Initially, it was thought that poor adjustment in the fuel delivery mechanism was causing fuel imbalances. But more detailed analysis of the problem showed that despite the tank baffles, during even modest manouvering, air was being introduced into the propellant lines. As the pressure of one fluid led to the maintenance of flow of the other, an airlock in the line and a consequent reduction of pressure, would shut down the flow of propellants as a safety measure and the motor would stop.

To combat this problem, Walterwerke designed a pair of air ejectors (one per fuel line). The mechanical principal was quite simple. Fuel pressure held a plunger in place. When the pressure fell - at the point when an air bubble in the line arrived - the plunger was driven open and a line tapped from the steam generator drew the air down the ejector until fuel at pressure arrived, driving the plunger home and allowing fuel to flow again.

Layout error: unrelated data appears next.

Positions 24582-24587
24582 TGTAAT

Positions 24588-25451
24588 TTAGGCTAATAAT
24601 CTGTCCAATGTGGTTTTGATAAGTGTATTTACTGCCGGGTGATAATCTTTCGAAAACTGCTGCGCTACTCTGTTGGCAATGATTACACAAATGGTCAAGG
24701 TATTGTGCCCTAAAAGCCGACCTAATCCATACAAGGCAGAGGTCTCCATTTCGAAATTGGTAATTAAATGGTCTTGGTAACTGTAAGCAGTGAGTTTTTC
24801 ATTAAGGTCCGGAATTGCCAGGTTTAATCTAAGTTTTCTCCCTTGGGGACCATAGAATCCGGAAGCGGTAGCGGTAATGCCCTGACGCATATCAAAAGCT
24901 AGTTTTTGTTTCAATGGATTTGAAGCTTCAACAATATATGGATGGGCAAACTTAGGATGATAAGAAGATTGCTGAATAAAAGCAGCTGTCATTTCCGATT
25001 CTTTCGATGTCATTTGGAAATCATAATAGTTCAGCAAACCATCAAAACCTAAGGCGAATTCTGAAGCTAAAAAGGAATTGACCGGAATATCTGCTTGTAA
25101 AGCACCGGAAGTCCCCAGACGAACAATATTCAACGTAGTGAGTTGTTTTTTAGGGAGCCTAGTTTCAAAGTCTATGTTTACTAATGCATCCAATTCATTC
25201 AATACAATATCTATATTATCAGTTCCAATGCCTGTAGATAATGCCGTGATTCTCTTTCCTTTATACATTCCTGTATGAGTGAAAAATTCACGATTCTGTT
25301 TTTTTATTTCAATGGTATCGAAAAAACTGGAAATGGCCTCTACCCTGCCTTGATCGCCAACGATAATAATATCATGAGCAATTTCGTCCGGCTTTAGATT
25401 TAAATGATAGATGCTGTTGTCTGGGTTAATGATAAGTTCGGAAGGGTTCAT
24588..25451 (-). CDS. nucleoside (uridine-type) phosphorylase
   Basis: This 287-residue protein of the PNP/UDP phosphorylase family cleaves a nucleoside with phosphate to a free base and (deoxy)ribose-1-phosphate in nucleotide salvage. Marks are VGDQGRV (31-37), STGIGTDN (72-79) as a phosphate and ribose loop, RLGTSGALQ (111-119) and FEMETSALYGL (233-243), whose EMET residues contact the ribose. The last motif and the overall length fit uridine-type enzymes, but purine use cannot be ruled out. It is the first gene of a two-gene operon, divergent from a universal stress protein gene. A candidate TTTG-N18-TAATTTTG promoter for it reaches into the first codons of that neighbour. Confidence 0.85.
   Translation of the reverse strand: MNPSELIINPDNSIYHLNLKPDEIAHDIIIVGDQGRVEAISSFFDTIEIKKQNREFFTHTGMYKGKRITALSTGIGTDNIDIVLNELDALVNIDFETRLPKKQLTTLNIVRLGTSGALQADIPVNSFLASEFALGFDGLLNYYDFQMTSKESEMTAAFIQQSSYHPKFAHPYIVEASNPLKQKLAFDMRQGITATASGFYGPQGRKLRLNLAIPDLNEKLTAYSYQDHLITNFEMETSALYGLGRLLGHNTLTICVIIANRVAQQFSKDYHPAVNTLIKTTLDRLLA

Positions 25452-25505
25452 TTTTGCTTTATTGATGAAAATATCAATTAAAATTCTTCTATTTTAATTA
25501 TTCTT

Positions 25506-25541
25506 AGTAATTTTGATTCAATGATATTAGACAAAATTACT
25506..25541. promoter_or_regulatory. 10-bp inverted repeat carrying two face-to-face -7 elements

The system was still under test in late 1944; fuel for operations was short, and opportunities for continued testing infrequent. It is not known whether any of these motors was used operationally, but it is considered unlikely.

This Walter motor design must have been considered successful, as it appears to be the one used by German scientists after the war for testing additional aspects of liquid rocket motor design; review the page for the HWK 109-509.A-2.

Web Master Shamus Reddin   [SR Logo]
-: Home :- -: Me.163 :- -: Design :- -: A. T. O. :- -: Missiles :- -: Preserved Motors :-